Barely 2mi/3km south of Stirling on the A872 between the Pelstream and Bannockburn rivers lie the fields and meadows where in 1314 the great battle for Scottish independence took place. This historic site has been managed by the National Trust for Scotland since 1932. The area is now pleasantly laid out and a Visitor Centre providing background information on the battle has been built.
Robert the Bruce Memorial
A flagpole and the stone "Borestone" within the Rotunda mark the spot where it is believed Robert the Bruce set up his headquarters on June 23, 1314. The following day he and his army inflicted a heavy defeat on the English army under Edward II. The victory memorial which shows Robert the Bruce on a bronze horse, protected by chain mail and armor, battle-ax aloft and looking south towards the approaching English foe, was unveiled by Queen Elizabeth II on the 650th anniversary of the battle of Bannockburn.
Bannockburn Heritage Centre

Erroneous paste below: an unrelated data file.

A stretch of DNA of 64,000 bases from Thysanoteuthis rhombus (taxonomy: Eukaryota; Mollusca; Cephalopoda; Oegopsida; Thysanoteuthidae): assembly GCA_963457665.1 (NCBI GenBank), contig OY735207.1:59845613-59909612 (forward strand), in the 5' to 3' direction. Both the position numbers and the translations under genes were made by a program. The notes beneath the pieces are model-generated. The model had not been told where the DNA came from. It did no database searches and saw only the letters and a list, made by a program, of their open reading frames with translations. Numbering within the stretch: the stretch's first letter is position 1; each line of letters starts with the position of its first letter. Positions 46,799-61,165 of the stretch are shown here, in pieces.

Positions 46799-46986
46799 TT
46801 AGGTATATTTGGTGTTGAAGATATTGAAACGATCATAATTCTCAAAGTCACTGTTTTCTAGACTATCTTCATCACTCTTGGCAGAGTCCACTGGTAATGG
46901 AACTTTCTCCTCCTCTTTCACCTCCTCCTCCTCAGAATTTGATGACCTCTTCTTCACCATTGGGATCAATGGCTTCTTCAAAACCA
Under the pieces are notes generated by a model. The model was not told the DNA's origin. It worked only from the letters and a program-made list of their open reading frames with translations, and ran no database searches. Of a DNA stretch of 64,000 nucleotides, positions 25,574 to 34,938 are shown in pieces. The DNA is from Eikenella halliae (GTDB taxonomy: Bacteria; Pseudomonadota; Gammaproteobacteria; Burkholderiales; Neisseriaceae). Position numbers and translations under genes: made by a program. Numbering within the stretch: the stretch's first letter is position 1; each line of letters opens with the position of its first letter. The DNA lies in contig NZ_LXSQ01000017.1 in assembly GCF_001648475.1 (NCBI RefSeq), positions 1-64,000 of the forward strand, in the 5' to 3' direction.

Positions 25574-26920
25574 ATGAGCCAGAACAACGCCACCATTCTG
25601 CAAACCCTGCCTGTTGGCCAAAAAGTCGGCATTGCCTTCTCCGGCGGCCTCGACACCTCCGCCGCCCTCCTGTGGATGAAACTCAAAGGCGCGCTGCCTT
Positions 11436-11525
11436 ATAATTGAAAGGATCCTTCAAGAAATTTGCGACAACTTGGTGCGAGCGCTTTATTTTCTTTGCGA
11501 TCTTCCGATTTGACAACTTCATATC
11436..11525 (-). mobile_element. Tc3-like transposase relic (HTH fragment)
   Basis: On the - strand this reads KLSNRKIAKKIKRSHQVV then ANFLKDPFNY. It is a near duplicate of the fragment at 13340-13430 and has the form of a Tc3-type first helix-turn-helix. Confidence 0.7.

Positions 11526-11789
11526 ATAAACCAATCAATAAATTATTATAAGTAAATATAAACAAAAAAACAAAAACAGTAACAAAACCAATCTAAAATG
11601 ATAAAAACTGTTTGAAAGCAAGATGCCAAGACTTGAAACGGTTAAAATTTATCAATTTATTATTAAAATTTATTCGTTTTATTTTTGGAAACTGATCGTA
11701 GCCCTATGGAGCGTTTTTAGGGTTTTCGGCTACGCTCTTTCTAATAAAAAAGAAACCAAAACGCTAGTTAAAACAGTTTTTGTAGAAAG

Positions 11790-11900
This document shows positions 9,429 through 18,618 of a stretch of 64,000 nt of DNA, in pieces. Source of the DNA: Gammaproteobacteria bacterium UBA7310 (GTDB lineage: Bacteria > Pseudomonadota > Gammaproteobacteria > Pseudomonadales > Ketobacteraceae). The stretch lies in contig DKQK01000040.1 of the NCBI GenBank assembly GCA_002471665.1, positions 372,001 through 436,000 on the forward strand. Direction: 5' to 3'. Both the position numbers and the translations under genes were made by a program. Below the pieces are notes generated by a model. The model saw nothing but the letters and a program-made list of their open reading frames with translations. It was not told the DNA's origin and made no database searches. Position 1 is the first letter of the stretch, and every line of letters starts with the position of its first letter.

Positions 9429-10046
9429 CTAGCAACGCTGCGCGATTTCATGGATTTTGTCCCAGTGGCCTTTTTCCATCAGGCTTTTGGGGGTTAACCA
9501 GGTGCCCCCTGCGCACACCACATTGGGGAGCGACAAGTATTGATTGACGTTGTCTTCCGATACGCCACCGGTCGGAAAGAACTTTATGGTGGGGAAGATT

Opened in 1987, the Bannockburn Heritage Centre documents Scottish history from the Wars of Independence to the Union with England at the beginning of the 17th C. "The Kingdom of Scotland" exhibition uses pictures and models, while in an annex the course of the Battle of Bannockburn (Gaelic = "Blar Allt a'Bhain-Chnuic") is explained using audio-visual techniques. Models include knights from William Wallace's entourage and a statue of the victorious King Robert I on his throne and information is also available on the "Lords of the Isles", those clans who once controlled the west of Scotland from Glenelg to the Mull of Kintyre. A section entitled "The Marriage between Thistle and Rose" covers the union between James IV and Margaret Tudor and also details the fragile peace that followed. Other topics covered in the Heritage Centre include the Scottish legal system, the Reformation in Scotland and the Stuart kings up to James VI.
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